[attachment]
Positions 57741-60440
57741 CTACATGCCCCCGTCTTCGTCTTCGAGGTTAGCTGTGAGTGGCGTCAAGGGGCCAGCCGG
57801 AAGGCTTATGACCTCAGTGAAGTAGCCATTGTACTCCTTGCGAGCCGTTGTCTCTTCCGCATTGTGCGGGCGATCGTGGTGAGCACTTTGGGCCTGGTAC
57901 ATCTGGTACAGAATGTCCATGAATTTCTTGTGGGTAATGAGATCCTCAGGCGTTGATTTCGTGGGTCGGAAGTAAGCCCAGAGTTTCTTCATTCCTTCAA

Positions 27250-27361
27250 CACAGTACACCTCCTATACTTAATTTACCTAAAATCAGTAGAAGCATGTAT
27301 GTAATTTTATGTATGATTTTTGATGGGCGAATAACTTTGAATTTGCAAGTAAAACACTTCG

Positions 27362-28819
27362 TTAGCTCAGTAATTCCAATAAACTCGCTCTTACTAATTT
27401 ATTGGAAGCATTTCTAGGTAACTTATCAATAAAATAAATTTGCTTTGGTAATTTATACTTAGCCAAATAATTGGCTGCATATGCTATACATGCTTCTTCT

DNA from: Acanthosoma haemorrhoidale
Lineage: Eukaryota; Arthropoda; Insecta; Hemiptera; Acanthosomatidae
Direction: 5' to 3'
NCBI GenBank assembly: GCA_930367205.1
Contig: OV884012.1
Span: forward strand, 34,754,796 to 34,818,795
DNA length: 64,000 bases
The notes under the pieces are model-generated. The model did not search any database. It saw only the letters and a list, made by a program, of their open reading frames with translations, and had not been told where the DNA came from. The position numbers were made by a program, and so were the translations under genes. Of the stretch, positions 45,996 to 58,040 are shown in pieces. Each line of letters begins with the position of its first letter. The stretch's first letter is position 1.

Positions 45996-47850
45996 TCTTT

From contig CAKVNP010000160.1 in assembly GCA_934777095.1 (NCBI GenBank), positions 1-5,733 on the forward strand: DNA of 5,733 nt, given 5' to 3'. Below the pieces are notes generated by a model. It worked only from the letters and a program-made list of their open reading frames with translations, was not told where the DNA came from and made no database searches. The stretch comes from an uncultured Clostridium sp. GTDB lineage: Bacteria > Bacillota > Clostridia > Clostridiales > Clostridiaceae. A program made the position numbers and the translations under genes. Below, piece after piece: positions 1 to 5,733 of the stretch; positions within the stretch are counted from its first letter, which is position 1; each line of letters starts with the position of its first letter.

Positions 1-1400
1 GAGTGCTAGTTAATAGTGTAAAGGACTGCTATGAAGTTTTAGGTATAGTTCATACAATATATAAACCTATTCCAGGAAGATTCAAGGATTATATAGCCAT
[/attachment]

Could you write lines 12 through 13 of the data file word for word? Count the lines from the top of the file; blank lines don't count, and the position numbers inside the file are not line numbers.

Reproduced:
Lineage: Eukaryota; Arthropoda; Insecta; Hemiptera; Acanthosomatidae
Direction: 5' to 3'